During the trial in Fort Bend County, the plaintiff’s lawyers from McKool Smith & Yetter Coleman claimed a breeding association failed to deliver promised DNA proof of a herd’s valuable lineage. Bruce Tomaso details the case.
Leaders of the State Bar of Texas decided Monday that they will not appeal a recent federal appeals court decision that some of the organization’s lobbying efforts violate the First Amendment rights of its members whose mandatory dues go to fund some of those initiatives.
Phillip Philbin has been an eyewitness to the ever-changing and increasingly important world of intellectual property litigation over the past three decades. He said patents are becoming even more critical to business operations and international commercial competition.
After seven years, a legal fight over the disinterment of famed trial lawyer John O’Quinn’s body has been put to rest in Houston’s First Court of Appeals.
A Dallas federal judge ruled Tuesday that insurance companies do not have to cover claims of financial damage caused by Covid-19 brought under their “all risk” commercial property policies because the Covid-19 virus did not “cause direct physical damage or loss” to her dental office as required by the insurance policy. The Texas Lawbook has details.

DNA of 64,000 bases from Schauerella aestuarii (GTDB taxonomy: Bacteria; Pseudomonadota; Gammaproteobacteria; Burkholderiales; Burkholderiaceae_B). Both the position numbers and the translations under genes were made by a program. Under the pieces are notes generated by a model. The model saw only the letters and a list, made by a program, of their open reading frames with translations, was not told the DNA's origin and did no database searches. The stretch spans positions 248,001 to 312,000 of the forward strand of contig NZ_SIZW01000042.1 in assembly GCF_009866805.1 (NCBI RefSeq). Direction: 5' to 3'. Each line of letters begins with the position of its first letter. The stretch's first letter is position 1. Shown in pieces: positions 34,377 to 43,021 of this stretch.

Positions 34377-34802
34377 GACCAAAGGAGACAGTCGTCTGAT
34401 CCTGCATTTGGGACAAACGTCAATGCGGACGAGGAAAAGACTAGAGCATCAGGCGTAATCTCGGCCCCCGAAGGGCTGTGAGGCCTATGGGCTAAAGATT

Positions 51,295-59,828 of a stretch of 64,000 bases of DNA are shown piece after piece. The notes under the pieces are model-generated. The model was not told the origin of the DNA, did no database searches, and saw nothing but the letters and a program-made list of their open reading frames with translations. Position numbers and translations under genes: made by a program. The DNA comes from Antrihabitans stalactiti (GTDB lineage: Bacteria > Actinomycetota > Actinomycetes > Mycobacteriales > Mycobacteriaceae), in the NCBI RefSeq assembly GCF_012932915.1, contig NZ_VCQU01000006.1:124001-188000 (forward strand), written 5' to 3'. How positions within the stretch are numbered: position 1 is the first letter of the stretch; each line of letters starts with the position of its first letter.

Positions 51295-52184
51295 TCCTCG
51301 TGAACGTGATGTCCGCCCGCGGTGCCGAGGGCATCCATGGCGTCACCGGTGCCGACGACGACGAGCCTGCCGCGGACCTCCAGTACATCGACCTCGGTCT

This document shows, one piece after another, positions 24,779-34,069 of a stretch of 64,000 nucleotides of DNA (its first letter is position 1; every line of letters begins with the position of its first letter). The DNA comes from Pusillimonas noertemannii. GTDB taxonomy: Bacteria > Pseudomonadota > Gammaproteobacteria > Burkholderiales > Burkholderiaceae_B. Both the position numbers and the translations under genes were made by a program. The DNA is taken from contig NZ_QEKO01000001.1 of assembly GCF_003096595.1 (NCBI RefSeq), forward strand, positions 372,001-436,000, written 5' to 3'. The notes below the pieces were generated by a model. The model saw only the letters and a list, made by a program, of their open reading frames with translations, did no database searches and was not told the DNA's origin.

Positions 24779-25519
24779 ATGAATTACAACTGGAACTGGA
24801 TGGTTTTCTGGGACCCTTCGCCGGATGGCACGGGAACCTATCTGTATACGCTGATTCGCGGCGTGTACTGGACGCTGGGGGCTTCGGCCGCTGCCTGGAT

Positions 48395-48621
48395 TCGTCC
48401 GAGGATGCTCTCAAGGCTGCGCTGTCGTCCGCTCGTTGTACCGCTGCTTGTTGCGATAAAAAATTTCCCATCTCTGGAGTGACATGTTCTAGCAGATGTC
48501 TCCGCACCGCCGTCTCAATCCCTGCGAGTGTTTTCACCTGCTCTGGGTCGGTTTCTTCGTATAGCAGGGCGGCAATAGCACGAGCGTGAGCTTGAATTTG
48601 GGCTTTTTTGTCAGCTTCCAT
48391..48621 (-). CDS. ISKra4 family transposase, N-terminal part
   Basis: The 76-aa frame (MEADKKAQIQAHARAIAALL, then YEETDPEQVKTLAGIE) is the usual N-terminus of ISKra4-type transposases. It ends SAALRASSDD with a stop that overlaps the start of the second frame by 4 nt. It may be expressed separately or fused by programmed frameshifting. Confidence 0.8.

A long-simmering dispute between Talisman Energy and 2,700 royalty owners has nearly ended with the distribution approval last week of a $24 million settlement by a federal judge in Houston. Litigation writer Natalie Posgate has details of the deal and the names of the lawyers involved.
Patent trial lawyer Ted Stevenson, who has secured nine-digit jury verdicts, joined Alston & Bird this week.
A closely-watched trial among healthcare insurers concluded Thursday with a $19.1 million verdict awarded to two emergency medicine group practices affiliated with TeamHealth. But lawyers for the defendant, Molina Healthcare of Texas, said the verdict will be significantly reduced and the new figure falls closely in line with what their client was willing to reimburse.
Centralia Permian, represented by Alston & Bird, prevailed in a Midland County jury trial over a Fortune 500 company’s failure to produce oil and gas ‘in paying quantities’ from a previously fruitful oilfield.
A Houston company sued after a tragic trucking accident says that with $100 million on the line, it has a right to look jurors in the eye. Bruce Tomaso explains the viewpoints of both sides, which pit two prominent Houston trial lawyers against each other.